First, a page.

Comparing Analytics Packages

Posted: February 7th, 2009   |   Category: Blog | Reporting | Tools

I like Piwik.  However, it still needs a lot of improvements in order to get to the level of Google Analytics or other free analytics packages.

This article captures most of the pros and cons of each.

The major ‘pro’ that I find with Piwik is that it’s installed on the client’s server.  While the reviewer suggests that this is a con because of the potential cost, I feel that this is a major plus because it means you are no longer sharing all of your post-click tracking data with Google (not that they do anything with it, of course).  For people obsessed with control, this could be a deal-breaker for the use of analytics.  It’s why a lot of businesses continue to spend tens-of-thousands of dollars per year on client-side packages like Webtrends and Coremetrics.

With the cons of Piwik, they pretty much nailed one of the main reasons why I have put my use of the product on hold:  no ecommerce tracking.  This means you’re limited in setting goals and objectives, adding tags to certain specific responses (eg. sales generated or newsletter subscriptions) and understanding what analytics is supposed to give you:  a measure of accountability.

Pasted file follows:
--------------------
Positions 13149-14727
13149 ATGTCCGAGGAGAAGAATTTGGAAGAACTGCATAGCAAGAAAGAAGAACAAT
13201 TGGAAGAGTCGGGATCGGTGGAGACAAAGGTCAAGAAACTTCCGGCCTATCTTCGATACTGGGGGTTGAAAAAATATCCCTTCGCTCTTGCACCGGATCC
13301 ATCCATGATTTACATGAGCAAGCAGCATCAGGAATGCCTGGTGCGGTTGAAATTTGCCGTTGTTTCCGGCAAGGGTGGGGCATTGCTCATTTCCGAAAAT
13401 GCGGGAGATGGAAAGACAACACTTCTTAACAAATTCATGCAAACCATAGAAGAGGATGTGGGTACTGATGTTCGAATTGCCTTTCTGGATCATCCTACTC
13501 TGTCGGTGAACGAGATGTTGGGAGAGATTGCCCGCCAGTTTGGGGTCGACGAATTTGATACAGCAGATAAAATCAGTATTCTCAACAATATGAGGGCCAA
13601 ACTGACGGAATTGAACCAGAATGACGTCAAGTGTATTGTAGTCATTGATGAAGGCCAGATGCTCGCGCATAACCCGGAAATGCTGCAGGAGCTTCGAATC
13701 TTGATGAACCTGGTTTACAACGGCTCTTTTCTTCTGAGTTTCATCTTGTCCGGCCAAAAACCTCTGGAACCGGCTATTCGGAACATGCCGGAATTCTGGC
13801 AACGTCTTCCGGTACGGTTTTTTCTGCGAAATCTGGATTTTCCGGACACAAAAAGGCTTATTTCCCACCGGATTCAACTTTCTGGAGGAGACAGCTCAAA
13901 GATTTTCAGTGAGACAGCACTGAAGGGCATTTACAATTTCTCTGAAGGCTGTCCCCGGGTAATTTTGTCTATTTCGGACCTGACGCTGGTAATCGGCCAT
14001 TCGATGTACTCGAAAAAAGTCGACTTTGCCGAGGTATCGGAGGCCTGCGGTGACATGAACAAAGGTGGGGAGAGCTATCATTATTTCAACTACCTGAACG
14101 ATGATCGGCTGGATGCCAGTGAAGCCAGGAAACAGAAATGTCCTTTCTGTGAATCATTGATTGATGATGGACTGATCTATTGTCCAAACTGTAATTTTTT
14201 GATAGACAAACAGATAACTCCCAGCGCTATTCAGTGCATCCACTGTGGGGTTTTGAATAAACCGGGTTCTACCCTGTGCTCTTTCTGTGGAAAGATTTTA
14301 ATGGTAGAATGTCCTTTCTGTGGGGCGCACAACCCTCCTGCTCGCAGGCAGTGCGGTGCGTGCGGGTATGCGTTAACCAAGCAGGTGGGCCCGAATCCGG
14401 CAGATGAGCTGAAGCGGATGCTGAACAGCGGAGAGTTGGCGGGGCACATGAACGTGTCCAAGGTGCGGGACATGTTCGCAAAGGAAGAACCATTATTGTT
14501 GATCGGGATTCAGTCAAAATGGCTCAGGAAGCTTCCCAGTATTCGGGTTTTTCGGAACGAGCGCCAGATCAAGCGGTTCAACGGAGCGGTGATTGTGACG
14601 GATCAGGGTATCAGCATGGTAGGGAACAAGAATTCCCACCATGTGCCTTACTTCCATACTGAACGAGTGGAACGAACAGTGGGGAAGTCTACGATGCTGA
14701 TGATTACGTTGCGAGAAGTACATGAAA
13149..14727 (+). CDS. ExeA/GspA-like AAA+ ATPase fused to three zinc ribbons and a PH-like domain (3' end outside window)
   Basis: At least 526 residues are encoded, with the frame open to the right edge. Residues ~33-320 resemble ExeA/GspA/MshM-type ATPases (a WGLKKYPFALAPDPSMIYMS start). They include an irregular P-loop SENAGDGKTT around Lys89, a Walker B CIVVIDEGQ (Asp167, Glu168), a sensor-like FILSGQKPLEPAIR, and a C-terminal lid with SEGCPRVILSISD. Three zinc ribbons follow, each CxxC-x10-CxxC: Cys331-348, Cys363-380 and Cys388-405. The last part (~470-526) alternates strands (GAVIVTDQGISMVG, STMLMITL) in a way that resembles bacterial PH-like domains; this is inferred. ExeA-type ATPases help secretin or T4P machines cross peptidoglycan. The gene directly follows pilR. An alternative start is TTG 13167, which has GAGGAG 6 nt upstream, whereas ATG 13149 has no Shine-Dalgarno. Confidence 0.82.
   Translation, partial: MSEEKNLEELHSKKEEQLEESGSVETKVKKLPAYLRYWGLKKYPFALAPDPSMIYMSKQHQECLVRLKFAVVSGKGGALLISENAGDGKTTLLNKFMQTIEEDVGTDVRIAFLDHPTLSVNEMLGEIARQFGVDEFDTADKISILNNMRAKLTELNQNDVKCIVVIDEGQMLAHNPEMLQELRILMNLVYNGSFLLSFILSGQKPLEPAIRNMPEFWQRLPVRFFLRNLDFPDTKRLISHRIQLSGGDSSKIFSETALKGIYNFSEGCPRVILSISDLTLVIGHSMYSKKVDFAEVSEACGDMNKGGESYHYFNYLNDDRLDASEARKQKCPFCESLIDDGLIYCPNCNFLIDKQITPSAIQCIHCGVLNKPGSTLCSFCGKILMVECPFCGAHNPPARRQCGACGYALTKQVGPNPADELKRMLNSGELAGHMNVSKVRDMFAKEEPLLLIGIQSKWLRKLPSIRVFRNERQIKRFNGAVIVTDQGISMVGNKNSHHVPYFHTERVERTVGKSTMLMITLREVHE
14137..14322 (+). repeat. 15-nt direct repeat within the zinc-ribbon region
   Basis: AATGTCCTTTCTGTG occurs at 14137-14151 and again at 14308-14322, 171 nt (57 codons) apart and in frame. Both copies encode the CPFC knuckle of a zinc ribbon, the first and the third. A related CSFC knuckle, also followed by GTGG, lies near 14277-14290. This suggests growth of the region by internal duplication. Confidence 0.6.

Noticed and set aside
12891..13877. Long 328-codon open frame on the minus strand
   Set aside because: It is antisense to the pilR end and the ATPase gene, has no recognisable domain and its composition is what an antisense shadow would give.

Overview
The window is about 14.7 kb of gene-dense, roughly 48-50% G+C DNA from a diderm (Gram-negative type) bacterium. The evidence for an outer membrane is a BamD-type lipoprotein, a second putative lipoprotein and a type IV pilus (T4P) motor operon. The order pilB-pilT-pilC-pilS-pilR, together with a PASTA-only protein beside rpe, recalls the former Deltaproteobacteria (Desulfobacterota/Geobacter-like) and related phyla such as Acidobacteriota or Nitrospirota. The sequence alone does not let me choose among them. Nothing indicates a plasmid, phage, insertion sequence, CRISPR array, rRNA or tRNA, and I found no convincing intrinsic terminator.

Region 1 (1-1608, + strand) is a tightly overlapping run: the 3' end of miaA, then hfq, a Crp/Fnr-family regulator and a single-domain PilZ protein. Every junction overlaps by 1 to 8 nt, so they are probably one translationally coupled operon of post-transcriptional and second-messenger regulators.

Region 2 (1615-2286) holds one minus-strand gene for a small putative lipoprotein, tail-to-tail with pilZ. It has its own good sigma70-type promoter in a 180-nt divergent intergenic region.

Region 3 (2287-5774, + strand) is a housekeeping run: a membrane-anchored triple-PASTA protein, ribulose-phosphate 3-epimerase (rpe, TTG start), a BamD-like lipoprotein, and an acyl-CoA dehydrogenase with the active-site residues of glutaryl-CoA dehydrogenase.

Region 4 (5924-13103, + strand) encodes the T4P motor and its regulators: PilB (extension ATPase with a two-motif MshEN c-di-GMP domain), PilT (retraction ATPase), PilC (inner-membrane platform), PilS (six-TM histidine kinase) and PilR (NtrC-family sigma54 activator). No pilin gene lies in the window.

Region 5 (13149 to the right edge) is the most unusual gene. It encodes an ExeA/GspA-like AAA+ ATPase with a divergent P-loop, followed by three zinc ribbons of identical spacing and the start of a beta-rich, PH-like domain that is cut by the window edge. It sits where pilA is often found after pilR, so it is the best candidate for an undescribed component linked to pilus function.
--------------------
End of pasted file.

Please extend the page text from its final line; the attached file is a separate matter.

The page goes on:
Another issue with Piwik is that it would be substantially better if it was seamlessly integrated with another open-source program, OpenX.  If these two companies/organizations were to talk to each other (hint), they’d be able to roll out an ad tracking / analytics package that would possibly come to dominate the market.

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